Understanding Press Fit and Press Fit Tolerance

Posted on
3D Insider is ad supported and earns money from clicks and other ways.

Joining components together in a manner that is safe, reliable, and takes advantage of material properties is one of the primary areas of innovation in manufacturing industries. One such technique is called press fit – a method that relies on friction and requires no soldering, welding, or machining of the parts.

As you will see later on, press fits are some of the most precise examples of fastening two parts together. Although they make very strong parts, this method isn’t exactly suitable for all scenarios. Read on as we cover the basics of press fits and define press fit tolerance.

What is press fit?

press fit on PCB

A press fit, sometimes known as an interference fit, is a method of joining two tight-fitting parts that rely on friction. This is one of the most preferred fastening methods for applications that require a lasting bond and perfect alignment. The process typically does not require exposure of parts to extreme temperature, requires no soldering, and is compatible with automated systems.

In any press fit application, there are two mating parts that join together in a very tight manner. These two mating parts can take different forms. The most common example would be a shaft and a hole, but press fits are also used for smaller components such as the electrical terminals on a printed circuit board (PCB). Press fits are ideal for joints that involve electrical components as the close fit of the parts ensures reliably conductive contact.

Due to the large friction forces involved, pressing together of the two mating parts is typically done by a hydraulic or pneumatic piston. This is a slow and deliberate process that is focused more on alignment than impact.

Press fit technology has become widely used because of its reliability and relative simplicity. Although it demands very exacting measurements on the mating parts, the actual execution of mating components together can be carried out even without an exceptional level of skill.

How a press fit works

To understand how press fit works, we first need to describe the physical characteristics of the two mating parts. For the basic example of a shaft and a hole, it is critical to realize that the hole is slightly smaller than the shaft.

When the shaft is pressed into the hole, the material of the shaft undergoes slight compression. This induces the shaft to exert a normal force onto the inner surface of the hold. At the same time, the hole presses inward, as it also goes through a slight expansion because of the insertion of the shaft. This normal force contributes to the generation of a large friction force which holds the two components together.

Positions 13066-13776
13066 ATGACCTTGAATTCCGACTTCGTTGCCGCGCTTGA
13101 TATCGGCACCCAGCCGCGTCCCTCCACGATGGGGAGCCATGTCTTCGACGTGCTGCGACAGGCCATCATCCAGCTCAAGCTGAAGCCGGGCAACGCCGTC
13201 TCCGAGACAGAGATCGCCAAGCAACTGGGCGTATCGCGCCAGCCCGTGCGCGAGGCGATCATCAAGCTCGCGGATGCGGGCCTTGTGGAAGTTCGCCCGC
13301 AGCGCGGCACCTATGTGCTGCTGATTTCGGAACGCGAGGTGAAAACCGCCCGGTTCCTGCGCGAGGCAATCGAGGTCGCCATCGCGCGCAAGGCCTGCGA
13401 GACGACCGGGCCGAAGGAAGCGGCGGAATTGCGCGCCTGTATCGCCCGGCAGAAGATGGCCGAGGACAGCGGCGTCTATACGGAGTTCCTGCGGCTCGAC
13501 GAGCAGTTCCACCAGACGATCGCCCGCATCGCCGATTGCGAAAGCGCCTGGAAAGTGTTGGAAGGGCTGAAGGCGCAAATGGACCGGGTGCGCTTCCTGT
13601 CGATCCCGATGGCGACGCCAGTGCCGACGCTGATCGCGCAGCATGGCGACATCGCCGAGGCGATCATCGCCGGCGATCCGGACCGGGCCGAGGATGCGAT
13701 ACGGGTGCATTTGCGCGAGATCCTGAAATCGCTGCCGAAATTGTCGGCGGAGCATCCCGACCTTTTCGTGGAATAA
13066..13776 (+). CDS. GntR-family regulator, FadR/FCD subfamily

The actual magnitude of the normal force exerted by the hole and shaft components depends on the material that they are made from. Hard metals, such as steel, are more resistant to deformation and will exert a greater normal force. On the other hand, plastics and soft rubber will generate smaller normal forces on account of their propensity for deformation.

The press fit tolerance, which we’ll discuss in more detail later, is a measure of how much the shaft is “over-sized” compared to the hole. This measures the amount of compression or expansion that the material must endure, and how much normal force they exert.

Best practices in designing press fits

As with just about any industrial process or technique, a press fit isn’t an all-around solution for all fastening needs. If you are considering using press fits, here are a few rules of thumb to keep in mind:

Material selection and compatibility

The fastening ability of a press fit relies on the ability of the material to hold a constant normal force as a reaction to its deformation. However, there are materials that naturally deform when subjected to a constant force or “flow” into a new orientation. When these types of materials are used in a press fit, they tend to lose friction over time thereby loosening the grip of the fastened parts.

Soft plastics, such as nylon, polyurethane, and polycarbonate are good examples of materials unsuitable to press fit. This is also the reason why most plastic parts instead have a “snap fit” connection that relies on a locking mechanism rather than sustained tension.

Anticipate temperature variations

press fit

Almost all materials react similarly to changes in temperature – objects expand when heated and contract when cooled. However, the degree with which these phenomena occur will depend on the material in question. For instance, a piece of aluminum will expand by a larger margin when exposed to high temperatures compared to an equivalent piece of rubber.

This disparity in thermal expansion and compression behavior will matter if we have a press fit assembly made of two different materials. Expounding on our previous example, an assembly made of a rubber shaft inside an aluminum hole may end up losing its grip when subjected to extreme heat.